There is a great deal of noise about AI in the media — and most of it is distracting.
Part of the confusion is due to luminaries like Elon Musk with his dire warnings about the future, along with the popular and fantastical depictions of AI common to science fiction.
In reality, AI has barely begun. Most AI today is simply some form of machine learning that’s dependent on instructions and other input provided by a programmer.
“We can trace the origins of these algorithms back over the last forty years,” says Patrick Conrad, a software engineer in the aerospace industry. “It’s just recently, by combining the latest research and computing power, that we've begun to deploy them broadly.”
This evolution in computing has also created a frenzy among companies and their marketing teams, allowing many to claim AI as core to their business. Yet, more often than not, these companies are simply improving their analytics, insights and efficiency. These are not true AI companies.
With “true” AI still in the future, companies could still use help evaluating the space. Investors and business leaders should train their focus on core technologies, suitability and practicability to guide them through this often perplexing landscape.
The concept of core technology speaks to companies that are intent on improving the core AI tech stack. Companies with this particular focus have seen exorbitant growth over the past couple years.
Yet, core technology development in AI is a massive and capital-intensive undertaking. Betting on the right company will be difficult but also immensely rewarding for the lucky few. More and more, companies ranging from behemoths like Google and Amazon to start-ups like Zadara Storage and Ayasdi are pouring millions into the storage, compression and application of data. Their advances with neural networks, NLP (natural language processing), decision management, hardware development and other key technologies are needed to create the plumbing for “true” AI tomorrow.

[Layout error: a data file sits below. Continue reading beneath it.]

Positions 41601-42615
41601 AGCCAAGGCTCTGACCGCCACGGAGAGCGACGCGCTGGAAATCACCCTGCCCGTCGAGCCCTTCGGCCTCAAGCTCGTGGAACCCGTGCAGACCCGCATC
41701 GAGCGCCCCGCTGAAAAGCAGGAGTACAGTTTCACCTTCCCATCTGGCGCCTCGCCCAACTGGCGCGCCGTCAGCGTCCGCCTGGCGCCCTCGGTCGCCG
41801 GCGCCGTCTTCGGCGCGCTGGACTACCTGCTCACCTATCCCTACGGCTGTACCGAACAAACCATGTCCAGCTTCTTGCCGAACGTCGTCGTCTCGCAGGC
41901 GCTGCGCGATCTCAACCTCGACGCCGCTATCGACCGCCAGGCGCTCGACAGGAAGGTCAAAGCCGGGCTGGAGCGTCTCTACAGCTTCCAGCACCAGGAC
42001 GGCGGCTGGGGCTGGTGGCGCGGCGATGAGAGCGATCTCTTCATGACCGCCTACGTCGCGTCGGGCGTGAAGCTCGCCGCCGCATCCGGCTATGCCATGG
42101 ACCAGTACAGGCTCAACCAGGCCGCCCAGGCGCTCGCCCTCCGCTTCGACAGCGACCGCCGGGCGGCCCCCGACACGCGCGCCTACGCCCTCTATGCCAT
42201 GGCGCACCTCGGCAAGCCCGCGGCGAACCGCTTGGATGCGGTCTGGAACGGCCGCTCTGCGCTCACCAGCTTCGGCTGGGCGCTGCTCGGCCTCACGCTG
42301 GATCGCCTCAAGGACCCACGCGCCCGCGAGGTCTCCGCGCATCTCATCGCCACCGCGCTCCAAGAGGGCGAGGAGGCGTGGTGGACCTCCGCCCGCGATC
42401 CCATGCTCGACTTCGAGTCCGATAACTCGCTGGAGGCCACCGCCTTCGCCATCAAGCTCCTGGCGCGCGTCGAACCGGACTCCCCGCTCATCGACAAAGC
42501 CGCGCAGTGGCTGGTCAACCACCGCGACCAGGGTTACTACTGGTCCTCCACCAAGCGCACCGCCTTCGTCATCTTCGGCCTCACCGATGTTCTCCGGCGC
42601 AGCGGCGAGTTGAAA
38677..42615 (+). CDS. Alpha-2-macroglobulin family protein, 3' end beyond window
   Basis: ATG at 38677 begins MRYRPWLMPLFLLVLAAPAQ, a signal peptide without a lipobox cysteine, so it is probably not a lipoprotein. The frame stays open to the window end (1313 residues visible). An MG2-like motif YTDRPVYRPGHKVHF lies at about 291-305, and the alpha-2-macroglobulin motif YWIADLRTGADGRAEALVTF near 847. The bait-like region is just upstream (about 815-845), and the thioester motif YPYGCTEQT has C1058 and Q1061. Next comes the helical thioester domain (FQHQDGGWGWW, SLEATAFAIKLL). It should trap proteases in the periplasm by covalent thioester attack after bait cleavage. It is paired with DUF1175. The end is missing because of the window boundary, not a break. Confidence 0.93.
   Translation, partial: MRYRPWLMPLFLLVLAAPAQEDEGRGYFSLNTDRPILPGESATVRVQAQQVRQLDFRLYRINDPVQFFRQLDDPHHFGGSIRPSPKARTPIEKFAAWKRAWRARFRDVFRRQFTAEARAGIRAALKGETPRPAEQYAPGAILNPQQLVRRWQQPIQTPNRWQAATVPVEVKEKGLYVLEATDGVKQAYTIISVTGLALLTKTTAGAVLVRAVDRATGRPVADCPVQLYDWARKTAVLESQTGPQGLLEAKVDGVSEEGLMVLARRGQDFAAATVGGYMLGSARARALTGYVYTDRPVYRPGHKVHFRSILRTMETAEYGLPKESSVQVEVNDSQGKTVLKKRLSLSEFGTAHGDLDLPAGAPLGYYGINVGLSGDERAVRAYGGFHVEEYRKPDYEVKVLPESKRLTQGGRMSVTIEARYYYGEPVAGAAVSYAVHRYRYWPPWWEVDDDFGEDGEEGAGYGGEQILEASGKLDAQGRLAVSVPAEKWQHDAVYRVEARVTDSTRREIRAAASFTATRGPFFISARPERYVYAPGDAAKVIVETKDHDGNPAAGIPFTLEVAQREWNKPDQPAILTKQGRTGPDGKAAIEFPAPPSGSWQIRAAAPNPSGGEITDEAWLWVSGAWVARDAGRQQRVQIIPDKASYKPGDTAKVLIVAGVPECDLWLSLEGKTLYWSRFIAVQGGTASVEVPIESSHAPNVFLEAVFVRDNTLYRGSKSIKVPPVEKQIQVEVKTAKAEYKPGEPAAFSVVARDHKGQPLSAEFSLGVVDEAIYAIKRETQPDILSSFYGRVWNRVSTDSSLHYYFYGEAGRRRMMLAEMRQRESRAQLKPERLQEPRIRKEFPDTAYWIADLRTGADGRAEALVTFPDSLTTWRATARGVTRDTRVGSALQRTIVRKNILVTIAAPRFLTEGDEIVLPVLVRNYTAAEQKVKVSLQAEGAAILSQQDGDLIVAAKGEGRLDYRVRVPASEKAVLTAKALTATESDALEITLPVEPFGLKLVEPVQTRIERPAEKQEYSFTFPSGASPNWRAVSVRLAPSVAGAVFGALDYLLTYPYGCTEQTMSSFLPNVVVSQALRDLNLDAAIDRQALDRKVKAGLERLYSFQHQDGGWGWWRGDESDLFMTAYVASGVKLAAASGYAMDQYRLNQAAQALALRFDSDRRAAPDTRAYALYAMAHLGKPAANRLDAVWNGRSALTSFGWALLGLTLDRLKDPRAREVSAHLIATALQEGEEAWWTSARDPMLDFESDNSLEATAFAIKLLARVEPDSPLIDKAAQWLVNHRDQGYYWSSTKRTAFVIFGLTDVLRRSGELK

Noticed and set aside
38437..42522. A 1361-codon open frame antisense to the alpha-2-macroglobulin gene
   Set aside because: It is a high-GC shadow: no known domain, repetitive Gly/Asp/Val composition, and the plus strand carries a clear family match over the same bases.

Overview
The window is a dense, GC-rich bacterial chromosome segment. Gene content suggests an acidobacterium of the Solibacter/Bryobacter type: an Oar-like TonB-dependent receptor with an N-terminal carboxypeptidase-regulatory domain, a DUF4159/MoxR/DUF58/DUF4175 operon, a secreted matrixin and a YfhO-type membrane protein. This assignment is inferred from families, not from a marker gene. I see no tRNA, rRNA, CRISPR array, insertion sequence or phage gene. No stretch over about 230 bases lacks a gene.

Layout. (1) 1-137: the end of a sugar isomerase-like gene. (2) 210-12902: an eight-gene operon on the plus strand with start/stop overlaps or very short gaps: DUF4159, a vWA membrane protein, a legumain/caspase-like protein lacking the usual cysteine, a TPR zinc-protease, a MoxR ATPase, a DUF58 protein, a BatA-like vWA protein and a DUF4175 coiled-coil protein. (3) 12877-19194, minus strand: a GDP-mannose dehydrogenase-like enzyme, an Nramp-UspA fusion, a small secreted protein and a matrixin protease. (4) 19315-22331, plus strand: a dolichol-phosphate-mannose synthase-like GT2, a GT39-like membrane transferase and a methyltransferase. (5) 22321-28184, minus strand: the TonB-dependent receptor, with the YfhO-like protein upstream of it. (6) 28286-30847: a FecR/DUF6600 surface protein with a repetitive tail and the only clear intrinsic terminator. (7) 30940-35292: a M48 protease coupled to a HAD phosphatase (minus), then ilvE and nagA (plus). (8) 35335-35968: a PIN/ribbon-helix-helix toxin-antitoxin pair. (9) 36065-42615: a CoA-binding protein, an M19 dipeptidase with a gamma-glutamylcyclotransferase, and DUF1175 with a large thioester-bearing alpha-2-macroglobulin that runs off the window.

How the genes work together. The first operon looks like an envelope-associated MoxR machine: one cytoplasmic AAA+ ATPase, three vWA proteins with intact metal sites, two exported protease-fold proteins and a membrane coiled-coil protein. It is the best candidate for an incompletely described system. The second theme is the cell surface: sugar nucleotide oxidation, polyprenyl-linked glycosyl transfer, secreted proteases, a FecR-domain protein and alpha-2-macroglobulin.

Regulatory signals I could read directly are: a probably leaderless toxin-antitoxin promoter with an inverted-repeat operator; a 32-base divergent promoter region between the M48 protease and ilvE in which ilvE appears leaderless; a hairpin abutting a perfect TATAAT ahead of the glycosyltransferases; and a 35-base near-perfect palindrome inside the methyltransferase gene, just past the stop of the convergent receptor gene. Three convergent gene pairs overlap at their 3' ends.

If your business is not about improving the fundamentals of AI, you need to be sure AI is fundamental to you. “Business leaders need to ask themselves: Does AI solve a big, important problem holding them back — or could it massively disrupt my business?” says Indraneel Mukherjee, CEO of LiftIgniter, “personalization tech” firm. (Full disclosure: my company has helped fund LiftIgniter.)
If the answer to Mukherjee’s questions is, “yes,” companies must be prepared to invest in data, infrastructure, software and people—they must also be prepared to change in significant ways.
“There are opportunities for order of magnitude improvements in business,“ says Conrad, “but that requires the will to ask, invest and act.”
Questions of suitability naturally lead to questions of practicability, particularly around the problems of access, efficiency and sustainability. Affordable, effective platforms that make AI available to anyone are emerging. Thirty eight percent of enterprises are utilizing these technologies today and that’s forecasted to grow over 60% in the next year. These companies will democratize AI and advance it to a point of ubiquity. As an investor or business leader, that’s a place you want to be.
“Developers must utilize machine learning to be relevant,” says Nexosis’ CEO Ryan Sevey. “Having ML crunch numbers and begin to turn data into useable information is where we are. This can’t be a bad thing for businesses to do.” (Full disclosure: my company has helped fund Nexosis.)
In practice, a democratized approach that supports future needs will lead to real business transformation and position companies to benefit when the big breakthroughs in AI tech arrive. For investors and business leaders looking to the power of AI to solve big business problems and drive big returns, tuning out the noise and focusing on these core elements will serve them well as the AI hype train rolls on.